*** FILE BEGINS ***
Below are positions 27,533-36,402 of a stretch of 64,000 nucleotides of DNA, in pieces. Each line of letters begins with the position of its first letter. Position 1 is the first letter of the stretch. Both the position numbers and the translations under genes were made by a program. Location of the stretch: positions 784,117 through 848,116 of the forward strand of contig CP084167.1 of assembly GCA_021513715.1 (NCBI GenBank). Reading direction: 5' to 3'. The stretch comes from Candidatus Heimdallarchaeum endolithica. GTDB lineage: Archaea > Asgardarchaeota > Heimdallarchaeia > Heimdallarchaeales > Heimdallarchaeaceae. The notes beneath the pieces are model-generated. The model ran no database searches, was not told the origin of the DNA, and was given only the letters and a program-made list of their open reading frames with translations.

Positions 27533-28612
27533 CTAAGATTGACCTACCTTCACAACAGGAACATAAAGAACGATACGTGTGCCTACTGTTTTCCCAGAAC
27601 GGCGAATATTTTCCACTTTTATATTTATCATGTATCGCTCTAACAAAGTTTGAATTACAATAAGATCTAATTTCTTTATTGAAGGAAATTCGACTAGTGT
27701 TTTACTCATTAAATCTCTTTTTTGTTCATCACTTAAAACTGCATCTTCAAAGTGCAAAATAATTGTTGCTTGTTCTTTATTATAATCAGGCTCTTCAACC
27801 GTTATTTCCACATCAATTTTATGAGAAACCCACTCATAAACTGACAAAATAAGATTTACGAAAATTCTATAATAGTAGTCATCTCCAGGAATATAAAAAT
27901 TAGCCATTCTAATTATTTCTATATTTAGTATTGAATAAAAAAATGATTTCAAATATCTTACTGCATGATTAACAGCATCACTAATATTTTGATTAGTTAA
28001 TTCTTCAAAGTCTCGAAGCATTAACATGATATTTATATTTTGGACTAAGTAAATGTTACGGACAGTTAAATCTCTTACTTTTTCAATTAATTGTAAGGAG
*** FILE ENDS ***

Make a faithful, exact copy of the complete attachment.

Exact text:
Below are positions 27,533-36,402 of a stretch of 64,000 nucleotides of DNA, in pieces. Each line of letters begins with the position of its first letter. Position 1 is the first letter of the stretch. Both the position numbers and the translations under genes were made by a program. Location of the stretch: positions 784,117 through 848,116 of the forward strand of contig CP084167.1 of assembly GCA_021513715.1 (NCBI GenBank). Reading direction: 5' to 3'. The stretch comes from Candidatus Heimdallarchaeum endolithica. GTDB lineage: Archaea > Asgardarchaeota > Heimdallarchaeia > Heimdallarchaeales > Heimdallarchaeaceae. The notes beneath the pieces are model-generated. The model ran no database searches, was not told the origin of the DNA, and was given only the letters and a program-made list of their open reading frames with translations.

Positions 27533-28612
27533 CTAAGATTGACCTACCTTCACAACAGGAACATAAAGAACGATACGTGTGCCTACTGTTTTCCCAGAAC
27601 GGCGAATATTTTCCACTTTTATATTTATCATGTATCGCTCTAACAAAGTTTGAATTACAATAAGATCTAATTTCTTTATTGAAGGAAATTCGACTAGTGT
27701 TTTACTCATTAAATCTCTTTTTTGTTCATCACTTAAAACTGCATCTTCAAAGTGCAAAATAATTGTTGCTTGTTCTTTATTATAATCAGGCTCTTCAACC
27801 GTTATTTCCACATCAATTTTATGAGAAACCCACTCATAAACTGACAAAATAAGATTTACGAAAATTCTATAATAGTAGTCATCTCCAGGAATATAAAAAT
27901 TAGCCATTCTAATTATTTCTATATTTAGTATTGAATAAAAAAATGATTTCAAATATCTTACTGCATGATTAACAGCATCACTAATATTTTGATTAGTTAA
28001 TTCTTCAAAGTCTCGAAGCATTAACATGATATTTATATTTTGGACTAAGTAAATGTTACGGACAGTTAAATCTCTTACTTTTTCAATTAATTGTAAGGAG